Advanced Analytics Requirement in Inventory Management
Meet the Experts
⇨ Inventory visibility in itself is not sufficient. Leveraging that visibility for optimal inventory planning is critical.
⇨ Advanced analytics plays an important role in translating visibility into actionable insights.
⇨ SAPinsiders in response to our survey on inventory management and planning, have selected advanced analytics as one of the top three requirements to build robust inventory management and planning capabilities.
SAPinsider will publish a benchmark report on Inventory Management and Optimization in November 2022. There could not have been a better time to conduct research focused only on inventory management and optimization. Why so? Well, the first aspect, which is not surprising to any of us, is the immense focus on supply chain and inventory management that we have seen in the last couple of years. As it applies to critical industries, inventory management is even being discussed in the White House. So that provides an excellent opportunity to explore this topic, to get more insights on this topic for executives so that they can leverage that to harness the energy that has built around transforming inventory management, put it to better use for getting funding, through getting business cases approved and, using that energy positive momentum to transform their inventory management process. In this article, we will discuss why SAPinsiders have chosen advanced analytics as one of the top requirements for building robust inventory management and optimization capabilities.
The adoption of advanced analytics methodologies in supply chains has increased recently, but many areas within supply chains are still using approaches that may not be optimal in this era. We have seen the global havoc wreaked on supply chains during the pandemic because of the just-in-time approach. Another approach that leads to a struggle for many companies is the rigid safety stock calculation approach at the core of traditional inventory optimization tools and methodologies. Safety stock provides a decent grasp of how much inventory you need to hold across your supply chain. However, it may not be sufficient by itself as far as today’s dynamic business ecosystem goes. As supply chains have developed and become much more complex in the last couple of decades, it may be the right time to use other analytics levers with traditional inventory optimization approaches to building more realistic inventory management and planning processes. It is, therefore, not surprising that SAPinsiders placed advanced analytics among the top three requirements for building robust inventory management capabilities.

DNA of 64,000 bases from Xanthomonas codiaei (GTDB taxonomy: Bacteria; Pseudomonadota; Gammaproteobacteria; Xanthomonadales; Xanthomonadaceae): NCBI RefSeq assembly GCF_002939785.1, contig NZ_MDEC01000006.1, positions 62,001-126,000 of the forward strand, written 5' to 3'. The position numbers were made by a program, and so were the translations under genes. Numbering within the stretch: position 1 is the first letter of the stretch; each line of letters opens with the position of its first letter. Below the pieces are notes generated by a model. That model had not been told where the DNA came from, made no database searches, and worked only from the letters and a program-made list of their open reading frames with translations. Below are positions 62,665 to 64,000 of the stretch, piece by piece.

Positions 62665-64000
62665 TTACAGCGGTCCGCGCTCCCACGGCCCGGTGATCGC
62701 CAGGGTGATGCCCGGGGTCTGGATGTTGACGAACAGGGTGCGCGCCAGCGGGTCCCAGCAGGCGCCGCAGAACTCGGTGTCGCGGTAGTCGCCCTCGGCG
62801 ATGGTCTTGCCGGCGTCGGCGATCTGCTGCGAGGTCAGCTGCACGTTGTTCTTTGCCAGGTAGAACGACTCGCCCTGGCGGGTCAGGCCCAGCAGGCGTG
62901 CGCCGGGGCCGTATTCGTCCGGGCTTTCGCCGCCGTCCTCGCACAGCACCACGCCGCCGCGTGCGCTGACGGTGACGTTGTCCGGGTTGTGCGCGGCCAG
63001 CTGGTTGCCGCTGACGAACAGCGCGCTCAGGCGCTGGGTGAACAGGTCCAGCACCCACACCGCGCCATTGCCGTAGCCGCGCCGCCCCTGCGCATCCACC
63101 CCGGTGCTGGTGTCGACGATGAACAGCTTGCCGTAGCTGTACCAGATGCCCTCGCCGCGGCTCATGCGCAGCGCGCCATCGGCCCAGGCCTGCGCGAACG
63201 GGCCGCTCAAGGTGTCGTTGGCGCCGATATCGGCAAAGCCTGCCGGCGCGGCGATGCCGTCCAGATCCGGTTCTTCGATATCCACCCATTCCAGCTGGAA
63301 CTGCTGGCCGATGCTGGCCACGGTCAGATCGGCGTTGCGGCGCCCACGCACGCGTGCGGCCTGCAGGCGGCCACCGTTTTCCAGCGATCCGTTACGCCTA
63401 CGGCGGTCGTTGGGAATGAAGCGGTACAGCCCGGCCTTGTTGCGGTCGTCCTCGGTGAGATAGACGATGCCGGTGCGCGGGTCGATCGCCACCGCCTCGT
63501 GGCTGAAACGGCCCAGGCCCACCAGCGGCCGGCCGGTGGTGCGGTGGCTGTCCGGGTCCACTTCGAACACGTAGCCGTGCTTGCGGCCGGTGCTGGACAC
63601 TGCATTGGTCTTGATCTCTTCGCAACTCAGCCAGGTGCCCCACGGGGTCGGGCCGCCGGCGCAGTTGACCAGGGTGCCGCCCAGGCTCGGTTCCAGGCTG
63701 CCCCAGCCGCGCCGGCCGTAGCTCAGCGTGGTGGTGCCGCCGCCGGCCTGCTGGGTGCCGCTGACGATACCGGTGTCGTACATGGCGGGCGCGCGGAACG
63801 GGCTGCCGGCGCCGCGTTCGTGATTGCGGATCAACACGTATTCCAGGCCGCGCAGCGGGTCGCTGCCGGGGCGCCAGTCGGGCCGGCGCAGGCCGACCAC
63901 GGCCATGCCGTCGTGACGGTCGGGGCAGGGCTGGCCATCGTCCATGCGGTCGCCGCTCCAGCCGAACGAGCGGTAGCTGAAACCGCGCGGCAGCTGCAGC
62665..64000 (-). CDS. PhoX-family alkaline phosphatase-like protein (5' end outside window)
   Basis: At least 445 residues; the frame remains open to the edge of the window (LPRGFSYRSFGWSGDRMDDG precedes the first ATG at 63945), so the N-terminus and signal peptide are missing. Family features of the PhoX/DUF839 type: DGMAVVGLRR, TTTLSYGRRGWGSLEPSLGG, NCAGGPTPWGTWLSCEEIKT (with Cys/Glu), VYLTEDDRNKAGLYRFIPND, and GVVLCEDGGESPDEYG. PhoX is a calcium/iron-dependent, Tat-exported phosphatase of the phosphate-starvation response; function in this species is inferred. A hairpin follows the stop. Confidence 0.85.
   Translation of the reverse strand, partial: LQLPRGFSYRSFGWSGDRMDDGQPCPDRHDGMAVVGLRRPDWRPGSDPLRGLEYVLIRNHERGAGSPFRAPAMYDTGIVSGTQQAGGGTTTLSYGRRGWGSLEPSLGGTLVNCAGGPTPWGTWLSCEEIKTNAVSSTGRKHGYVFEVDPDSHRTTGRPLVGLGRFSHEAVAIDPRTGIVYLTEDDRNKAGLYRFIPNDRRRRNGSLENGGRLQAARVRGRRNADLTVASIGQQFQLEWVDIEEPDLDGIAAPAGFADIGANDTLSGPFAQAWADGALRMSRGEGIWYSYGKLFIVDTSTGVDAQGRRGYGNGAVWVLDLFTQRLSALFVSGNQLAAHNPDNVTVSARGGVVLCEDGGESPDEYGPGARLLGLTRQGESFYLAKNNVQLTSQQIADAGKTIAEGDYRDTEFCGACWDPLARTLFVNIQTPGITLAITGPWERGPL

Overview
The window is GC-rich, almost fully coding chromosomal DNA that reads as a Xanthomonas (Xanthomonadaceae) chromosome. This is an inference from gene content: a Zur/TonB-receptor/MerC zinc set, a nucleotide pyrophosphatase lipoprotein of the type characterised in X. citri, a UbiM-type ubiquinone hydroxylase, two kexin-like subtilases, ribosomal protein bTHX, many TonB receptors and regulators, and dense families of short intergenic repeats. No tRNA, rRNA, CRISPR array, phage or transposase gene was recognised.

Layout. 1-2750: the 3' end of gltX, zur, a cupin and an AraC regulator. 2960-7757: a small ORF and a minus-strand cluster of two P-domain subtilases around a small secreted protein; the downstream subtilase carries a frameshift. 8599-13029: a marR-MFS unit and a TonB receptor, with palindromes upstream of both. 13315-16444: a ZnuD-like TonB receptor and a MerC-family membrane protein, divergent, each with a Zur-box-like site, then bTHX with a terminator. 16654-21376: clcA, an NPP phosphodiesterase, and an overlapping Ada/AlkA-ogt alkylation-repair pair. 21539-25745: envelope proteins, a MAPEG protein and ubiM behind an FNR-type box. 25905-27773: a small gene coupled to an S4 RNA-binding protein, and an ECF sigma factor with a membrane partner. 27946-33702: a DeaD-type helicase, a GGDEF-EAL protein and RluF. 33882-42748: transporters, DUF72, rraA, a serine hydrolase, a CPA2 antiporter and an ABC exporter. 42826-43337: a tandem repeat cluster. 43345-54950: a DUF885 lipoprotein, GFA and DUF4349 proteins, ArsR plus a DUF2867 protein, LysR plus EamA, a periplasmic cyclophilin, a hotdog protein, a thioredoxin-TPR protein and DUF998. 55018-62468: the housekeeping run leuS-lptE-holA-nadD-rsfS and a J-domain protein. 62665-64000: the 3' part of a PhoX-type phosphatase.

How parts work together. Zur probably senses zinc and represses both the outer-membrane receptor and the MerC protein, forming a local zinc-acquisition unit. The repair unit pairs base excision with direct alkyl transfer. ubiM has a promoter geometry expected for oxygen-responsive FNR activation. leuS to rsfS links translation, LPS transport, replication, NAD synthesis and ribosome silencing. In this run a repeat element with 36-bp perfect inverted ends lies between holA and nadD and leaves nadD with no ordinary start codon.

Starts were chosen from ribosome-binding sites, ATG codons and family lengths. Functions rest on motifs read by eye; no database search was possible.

While inventory optimization remains one of the key levers for inventory management and planning, below are some additional approaches that can help you ensure optimal inventory levels in your network. Please note that these approaches need to align with each other to implement a truly optimized inventory planning process.
Demand forecasting: While it is a simple decision that accurate demand forecasts play a significant role in helping reduce on-hand inventory, traditional time series methods have struggled as the complexity and noise in demand data have increased exponentially. Machine Learning (ML) based advanced analytics algorithms can tackle many challenges traditional time series forecasting algorithms are running into.